From The Mountain Mail (Casey Kelly):
City staff led residents through Salida’s largest capital improvement project to date, the Wastewater Treatment Plant, during an open house Thursday [August 15]. Salida Wastewater Treatment Plant Manager Randy Sack led about 37 residents through the plant for the first tour of the day, explaining the process that raw sewage takes through the plant to become clean, disinfected water.
Raw sewage enters the facility in the pretreatment area of the plant’s west side. The sewage is run through a bar screen to separate inorganic and organic material and sent to the primary treatment area. In primary treatment, the waste is run through the plant’s clarifier to be separated. Heavy organic materials sink to the bottom and are sent to the anaerobic digester, while the liquids are sent to the secondary treatment area.
In the secondary treatment area, the sewage flows into the Integrated Fixed-film Activated Sludge (IFAS) system, which removes ammonia nitrogen and suspended solids with the help of bacteria in the IFAS system.
After the IFAS system, the water is run through a second clarifier to further separate the materials. Organic material is sent to the anaerobic digester, and liquids are sent to tertiary treatment.
In tertiary treatment, the liquids are run through disk filters to remove any remaining organic material, and the water is then passed under ultraviolet light to kill any remaining bacteria or viruses before flowing out into the Arkansas River.
Organic materials removed from the sewage during the process are taken to the anaerobic digester, where bacteria break down the material into gases, biosolids and water. The biosolids are removed and sent to processing, and the gas is captured and used to heat the facility.
In biosolid processing, the solids are laid out to dry, decompose and sanitize for 1 year. After a year, the facility offers the material free of charge to the public for use as fertilizer.
The new plant has improved the plant’s ability to filter out gases and solids from the water that is drained into the Arkansas River. The outgoing water now meets Environmental Protection Agency regulations that weren’t met prior to the plant’s upgrade.
For instance, the plant has seen a 99.9-percent reduction in ammonia nitrogen in outgoing water, from 27.6 milligrams per liter in 2012 to 0.008 milligrams per liter in July. The EPA maximum limit for ammonia nitrogen is 18 milligrams per liter. The plant has seen a 91-percent decrease in the amount of “suspended solids” in water sent from the plant into the river, from 40 milligrams per liter in 2012 to 3.5 milligrams per liter in July. The EPA maximum limit for suspended solids is 30 milligrams per liter.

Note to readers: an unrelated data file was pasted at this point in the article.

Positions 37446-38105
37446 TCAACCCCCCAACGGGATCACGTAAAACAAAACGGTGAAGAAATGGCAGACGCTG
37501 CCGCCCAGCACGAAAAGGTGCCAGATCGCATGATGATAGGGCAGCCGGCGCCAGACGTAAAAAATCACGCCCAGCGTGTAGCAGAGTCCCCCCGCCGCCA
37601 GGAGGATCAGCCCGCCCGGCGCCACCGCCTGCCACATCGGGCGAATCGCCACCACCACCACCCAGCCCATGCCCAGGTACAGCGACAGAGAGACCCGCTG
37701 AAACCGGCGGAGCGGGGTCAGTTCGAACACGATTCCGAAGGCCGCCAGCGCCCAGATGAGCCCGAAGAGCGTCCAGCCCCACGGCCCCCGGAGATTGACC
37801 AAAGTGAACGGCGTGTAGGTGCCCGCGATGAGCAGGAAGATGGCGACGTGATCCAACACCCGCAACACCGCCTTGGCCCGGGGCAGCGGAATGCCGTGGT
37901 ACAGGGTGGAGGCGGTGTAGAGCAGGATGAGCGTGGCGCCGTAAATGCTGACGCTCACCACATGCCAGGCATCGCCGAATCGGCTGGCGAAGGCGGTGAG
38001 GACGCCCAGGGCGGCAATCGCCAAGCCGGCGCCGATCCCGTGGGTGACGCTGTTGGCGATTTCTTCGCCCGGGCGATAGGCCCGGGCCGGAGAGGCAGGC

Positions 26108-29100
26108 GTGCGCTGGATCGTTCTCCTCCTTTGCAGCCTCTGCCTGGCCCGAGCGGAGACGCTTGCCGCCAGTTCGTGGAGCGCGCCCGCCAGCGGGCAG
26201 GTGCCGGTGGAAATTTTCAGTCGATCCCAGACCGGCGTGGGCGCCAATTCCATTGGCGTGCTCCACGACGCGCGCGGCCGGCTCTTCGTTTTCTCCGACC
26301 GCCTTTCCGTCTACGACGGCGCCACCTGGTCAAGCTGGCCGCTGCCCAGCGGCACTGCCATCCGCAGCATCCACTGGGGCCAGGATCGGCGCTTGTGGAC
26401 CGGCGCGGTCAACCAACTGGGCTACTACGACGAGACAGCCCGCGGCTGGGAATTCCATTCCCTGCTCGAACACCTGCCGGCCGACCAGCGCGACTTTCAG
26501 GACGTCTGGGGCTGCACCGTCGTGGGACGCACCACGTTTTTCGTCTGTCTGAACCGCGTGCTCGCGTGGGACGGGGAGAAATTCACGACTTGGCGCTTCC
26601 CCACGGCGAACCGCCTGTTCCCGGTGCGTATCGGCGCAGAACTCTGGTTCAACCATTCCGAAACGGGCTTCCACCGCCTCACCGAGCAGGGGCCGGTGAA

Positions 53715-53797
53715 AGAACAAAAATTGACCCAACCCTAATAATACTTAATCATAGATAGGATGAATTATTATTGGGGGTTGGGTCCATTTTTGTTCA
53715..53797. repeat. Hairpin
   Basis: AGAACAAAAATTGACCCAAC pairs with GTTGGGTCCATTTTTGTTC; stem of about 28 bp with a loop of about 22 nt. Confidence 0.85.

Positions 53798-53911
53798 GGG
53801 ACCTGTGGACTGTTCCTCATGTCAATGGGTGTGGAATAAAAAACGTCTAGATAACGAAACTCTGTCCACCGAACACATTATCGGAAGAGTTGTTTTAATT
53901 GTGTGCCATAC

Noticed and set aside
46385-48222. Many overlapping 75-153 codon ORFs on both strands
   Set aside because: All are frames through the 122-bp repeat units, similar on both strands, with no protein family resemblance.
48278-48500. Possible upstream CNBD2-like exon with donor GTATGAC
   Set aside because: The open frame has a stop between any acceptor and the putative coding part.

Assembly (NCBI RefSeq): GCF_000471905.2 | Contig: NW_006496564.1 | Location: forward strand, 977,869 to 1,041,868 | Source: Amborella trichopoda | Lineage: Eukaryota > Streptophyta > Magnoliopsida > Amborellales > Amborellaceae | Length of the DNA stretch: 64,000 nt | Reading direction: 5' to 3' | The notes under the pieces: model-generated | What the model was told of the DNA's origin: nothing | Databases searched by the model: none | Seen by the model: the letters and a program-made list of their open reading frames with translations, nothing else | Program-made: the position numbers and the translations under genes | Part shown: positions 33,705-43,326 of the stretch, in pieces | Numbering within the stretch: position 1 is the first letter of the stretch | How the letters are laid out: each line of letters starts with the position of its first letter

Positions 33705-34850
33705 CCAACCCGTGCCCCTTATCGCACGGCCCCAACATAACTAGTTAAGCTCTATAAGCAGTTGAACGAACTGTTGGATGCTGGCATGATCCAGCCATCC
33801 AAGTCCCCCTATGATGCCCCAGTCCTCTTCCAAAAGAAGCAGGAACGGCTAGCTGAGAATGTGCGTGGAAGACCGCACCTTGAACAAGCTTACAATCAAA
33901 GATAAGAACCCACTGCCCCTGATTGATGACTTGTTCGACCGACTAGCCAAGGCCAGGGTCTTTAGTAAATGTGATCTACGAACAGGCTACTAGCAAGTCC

More from the article:
Wastewater Treatment Plant finances
• Total cost of the project: $17.6 million.
• How it’s being financed: a $12.1 million loan from the U.S. Department of Agriculture, a $1.35 million Department of Local Affairs grant (with matching funds from the city) and a $2.6 million USDA loan the city received in 2009.
• Terms/rates: 40-year term at an interest rate of 2.5 percent.
• How it’s being paid for: City Administrator Dara MacDonald said in April when the city adjusted sewer rates, it was done in anticipation of the facility upgrade and the debt service that would come along with it. She said then that revenue from the city’s sewer enterprise fund is projected to cover the cost of the annual payments, along with the plant’s operation and annual maintenance costs.
• Annual payments: The city is required to make a minimum payment of $480,405 each year, but it can make higher payments to lower the amount of total interest paid over the life of the loan. If the city makes only the minimum payments, it will pay $7.1 million in interest over the life of the loan.
City Finance Director Jan Schmidt suggested at a February city council meeting that the city make payments of $542,844, which assumed the previous higher interest rate, which would have the city paying off the loan 8 years earlier and saving nearly $2.5 million in interest. Council will decide each year during the annual budget process whether to pay the minimum or the higher annual payment. She said the city is scheduled to make its first annual payment of $542,844 in September.
More wastewater coverage here.